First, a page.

Special Subjects - Expanding the Student’s Scope

In Waldorf education the primary classroom teacher holds a strong bond with the students whom they may educate for a substantial number of years. But it is really a team of teachers that mentor each student in the rich diversity of the curriculum. The special subjects teachers support many different aspects of the child's development. Thus besides the main lessons⎯or morning blocks⎯with the primary teacher, students also study with a variety of specialists in rotating topics. Each special subjects teacher is a recognized and adept expert in their field. They bring years of experience and customized training to their topics and specifically teach the curriculum to meet and support the students developmental progress. Here are some of the integral special subjects offerings:


Gym classes provide structured activities in 3rd through 12th grade for students to improve balance, agility, strength, coordination and to hone the development of manual dexterity, hand-eye coordination and other integrated learning skills. Physical development in gym is interwoven with social dynamics, communications skills and organizational thinking. Students of all ages and development levels are introduced to a wide variety of movement activities that include circus arts, team sports, track & field, dance, archery, imaginative games, weight training and more. Through these activities students learn to follow rules, understand teamwork and cooperation, enjoy camaraderie, face challenges and strive to reach their own potential through personal breakthroughs and coordinated effort.


Students are taught both Spanish & German in alternating blocks as part of the standard World Languages curriculum that starts in first grade and continues through the end of middle school. High school students then choose either German or Spanish as a language for further dedicated study. Chicago Waldorf School offers a strong language exchange program that provides High School students the option of hosting and staying with a Waldorf student from a European or Latin American country and attending their Waldorf school as a means of cultural and social immersion in the student’s chosen study of language and its originating cultures.


As a part of our pedagogical arts programming, handwork instruction begins in first grade and continues through high school. Handwork includes learning manual skills in felting, crocheting, knitting, sewing, basketry, weaving, dyeing and bookbinding. These skills are taught to aid students' dexterity, focus, motor-coordination and integrative capacities. Many studies have shown that such kinesthetic learning amplifies cognitive skills: so the patterning and complex systems engaged in crocheting, weaving and knitting also aids in the conception of mathematical patterns and systems operations in higher order mathematics. Similarily handwork experimentation with materials and transformative processes like dyeing and saturating solutions, the burnishing and enamelling of copper, and similar chemical processes connect the students to scientific exploration and enhance their undersanding of the physical properties and chemical underpinnings of our world.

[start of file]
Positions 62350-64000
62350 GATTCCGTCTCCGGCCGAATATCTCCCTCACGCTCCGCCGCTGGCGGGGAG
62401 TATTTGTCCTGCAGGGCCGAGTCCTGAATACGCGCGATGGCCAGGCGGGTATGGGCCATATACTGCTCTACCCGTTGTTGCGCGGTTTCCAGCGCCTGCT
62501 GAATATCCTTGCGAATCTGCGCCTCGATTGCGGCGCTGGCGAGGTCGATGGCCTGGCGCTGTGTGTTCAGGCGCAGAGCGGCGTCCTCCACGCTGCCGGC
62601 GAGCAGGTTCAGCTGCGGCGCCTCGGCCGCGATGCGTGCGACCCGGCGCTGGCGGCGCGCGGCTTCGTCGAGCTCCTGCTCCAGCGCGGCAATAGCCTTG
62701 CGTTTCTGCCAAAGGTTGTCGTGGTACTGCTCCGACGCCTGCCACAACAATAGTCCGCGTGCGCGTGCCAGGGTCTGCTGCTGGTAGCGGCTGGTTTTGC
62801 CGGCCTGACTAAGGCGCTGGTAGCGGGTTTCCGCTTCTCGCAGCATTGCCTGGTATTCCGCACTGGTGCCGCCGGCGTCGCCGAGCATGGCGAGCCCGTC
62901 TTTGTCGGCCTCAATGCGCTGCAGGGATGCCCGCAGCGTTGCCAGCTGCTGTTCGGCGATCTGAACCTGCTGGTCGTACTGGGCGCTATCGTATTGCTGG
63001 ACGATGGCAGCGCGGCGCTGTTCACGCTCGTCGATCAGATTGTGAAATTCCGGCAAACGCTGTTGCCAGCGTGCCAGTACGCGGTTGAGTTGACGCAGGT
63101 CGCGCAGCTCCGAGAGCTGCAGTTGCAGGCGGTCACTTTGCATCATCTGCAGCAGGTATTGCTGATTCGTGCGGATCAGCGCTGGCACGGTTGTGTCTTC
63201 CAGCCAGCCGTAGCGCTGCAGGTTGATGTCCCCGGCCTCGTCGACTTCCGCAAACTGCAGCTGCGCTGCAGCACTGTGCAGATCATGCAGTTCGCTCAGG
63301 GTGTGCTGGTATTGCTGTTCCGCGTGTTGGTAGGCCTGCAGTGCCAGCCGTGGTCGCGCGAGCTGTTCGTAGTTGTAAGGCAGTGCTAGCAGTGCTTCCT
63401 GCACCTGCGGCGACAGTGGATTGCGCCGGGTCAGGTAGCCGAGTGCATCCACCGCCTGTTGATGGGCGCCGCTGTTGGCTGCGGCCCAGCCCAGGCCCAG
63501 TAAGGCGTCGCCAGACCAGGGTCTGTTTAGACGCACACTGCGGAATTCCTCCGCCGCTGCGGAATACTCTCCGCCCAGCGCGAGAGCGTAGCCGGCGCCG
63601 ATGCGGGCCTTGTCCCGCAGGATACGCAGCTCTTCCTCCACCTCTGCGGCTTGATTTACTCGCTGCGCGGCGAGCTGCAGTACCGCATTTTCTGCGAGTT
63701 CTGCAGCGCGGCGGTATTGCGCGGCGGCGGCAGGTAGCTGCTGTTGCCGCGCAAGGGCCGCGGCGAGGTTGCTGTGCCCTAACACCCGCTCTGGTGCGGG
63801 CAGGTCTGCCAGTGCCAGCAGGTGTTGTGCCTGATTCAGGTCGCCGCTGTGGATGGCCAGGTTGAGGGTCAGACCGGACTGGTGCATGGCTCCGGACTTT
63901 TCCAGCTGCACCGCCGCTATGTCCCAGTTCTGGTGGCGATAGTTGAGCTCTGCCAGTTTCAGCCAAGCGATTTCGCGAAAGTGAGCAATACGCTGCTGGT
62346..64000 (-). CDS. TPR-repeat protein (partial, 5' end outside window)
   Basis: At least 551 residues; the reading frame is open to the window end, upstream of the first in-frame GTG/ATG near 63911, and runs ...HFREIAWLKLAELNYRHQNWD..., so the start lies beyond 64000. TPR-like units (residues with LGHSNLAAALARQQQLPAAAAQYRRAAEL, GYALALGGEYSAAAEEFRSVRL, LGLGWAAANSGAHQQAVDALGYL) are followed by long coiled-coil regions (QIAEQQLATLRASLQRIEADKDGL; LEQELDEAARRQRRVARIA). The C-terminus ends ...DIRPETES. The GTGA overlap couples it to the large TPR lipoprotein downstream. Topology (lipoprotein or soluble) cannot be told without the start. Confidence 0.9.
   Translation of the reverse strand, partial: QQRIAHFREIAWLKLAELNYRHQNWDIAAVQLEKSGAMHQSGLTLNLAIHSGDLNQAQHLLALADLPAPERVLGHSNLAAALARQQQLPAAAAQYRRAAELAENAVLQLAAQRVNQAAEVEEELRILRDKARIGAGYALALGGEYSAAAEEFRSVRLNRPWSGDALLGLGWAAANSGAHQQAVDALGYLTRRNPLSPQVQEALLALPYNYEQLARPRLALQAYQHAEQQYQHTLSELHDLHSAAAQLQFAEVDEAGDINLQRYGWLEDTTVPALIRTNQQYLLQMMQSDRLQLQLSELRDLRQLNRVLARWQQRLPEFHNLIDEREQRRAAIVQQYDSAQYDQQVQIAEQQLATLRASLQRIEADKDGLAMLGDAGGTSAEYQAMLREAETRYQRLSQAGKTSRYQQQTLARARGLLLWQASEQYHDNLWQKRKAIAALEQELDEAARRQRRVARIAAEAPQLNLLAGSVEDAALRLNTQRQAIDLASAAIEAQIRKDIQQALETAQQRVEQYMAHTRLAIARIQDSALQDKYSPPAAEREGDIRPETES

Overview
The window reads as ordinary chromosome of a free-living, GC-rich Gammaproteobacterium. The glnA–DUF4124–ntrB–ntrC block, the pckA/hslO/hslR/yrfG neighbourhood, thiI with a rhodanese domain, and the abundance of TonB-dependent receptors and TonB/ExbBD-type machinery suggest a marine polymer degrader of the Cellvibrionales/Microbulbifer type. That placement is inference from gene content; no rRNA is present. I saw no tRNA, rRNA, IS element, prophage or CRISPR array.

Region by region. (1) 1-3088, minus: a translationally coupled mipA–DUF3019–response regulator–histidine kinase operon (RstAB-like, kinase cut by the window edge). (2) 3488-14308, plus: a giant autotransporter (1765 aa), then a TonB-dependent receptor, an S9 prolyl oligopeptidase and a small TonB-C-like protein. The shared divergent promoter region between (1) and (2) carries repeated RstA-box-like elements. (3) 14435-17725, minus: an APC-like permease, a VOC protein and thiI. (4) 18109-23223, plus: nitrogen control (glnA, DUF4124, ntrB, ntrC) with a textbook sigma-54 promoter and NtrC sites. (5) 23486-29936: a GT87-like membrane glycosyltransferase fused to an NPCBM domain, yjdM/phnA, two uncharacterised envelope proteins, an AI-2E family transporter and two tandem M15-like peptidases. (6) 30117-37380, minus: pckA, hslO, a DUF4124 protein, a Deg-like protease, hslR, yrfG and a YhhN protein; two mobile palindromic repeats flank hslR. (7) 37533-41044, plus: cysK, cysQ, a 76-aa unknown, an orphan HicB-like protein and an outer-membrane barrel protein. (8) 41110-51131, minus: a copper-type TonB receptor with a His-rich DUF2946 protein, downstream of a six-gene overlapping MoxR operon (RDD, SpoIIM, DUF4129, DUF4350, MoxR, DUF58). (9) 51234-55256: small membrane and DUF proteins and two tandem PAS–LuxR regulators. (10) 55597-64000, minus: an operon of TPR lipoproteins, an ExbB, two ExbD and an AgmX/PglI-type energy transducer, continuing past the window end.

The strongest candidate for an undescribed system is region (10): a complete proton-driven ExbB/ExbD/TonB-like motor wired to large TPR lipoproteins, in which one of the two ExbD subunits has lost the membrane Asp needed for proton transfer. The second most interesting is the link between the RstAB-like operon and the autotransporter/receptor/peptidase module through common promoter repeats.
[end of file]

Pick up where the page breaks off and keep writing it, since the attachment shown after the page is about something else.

Eurythmy is a performing art that engages aspects of dance, music, poetry, speech and kinesthetic expression. A feature unique to Waldorf education, the beautiful, spiritual and emotional art of eurythmy introduces students to the frameworks underlying speech and music through movement. The study of Eurythmy develops concentration, spatial orientation and dexterity and engages students in the study of enhanced rhythms of speech and music as experienced and interpreted through the whole body.



Music lessons are taught by both the main class teachers and by special subjects music teachers. Singing is an integral component of all classroom activity in the Early Childhood and Grades curriculum. Additionally, first graders begin instrumental music instruction in pentatonic flute and lyre. Third graders begin string instruction with a choice of violin, viola, cello or bass. Students in grades five and up sing in choral groups and participate in either band or orchestra. High school students participate in chorus as well as selecting a music elective. Their choices include string ensemble, jazz band, percussion, guitar and vocal ensemble. All year round, in numerous opportunities, Waldorf students perform instrumental, orchestral, and choral compositions in public performances, school assemblies, musical plays and special community events.

Studio Arts (Fine Arts and Applied Arts & Crafts)

Specialized art blocks (3-4 week periods of study) provide opportunities for students to explore a wide range of traditional art forms and media. Students learn Modeling and Sculpture with beeswax figures in the early grades followed by stone sculpture and ceramics in the High School. Students begin Painting with wet-on-wet watercolor in the 1st grade; this practice is usually taught by class teachers until High School, at which point students take lessons in veil painting, portraiture and landscape painting with oils. Drawing is a core skill for students illustrating their main lesson books. In High School the students continue this discipline with studies in black and white drawing, block printing and drawing the human form. Woodworking often begins in 5th grade and continues into the High School. Metalworking is taught in grades 9-12 including form building in beaten copper and enameling.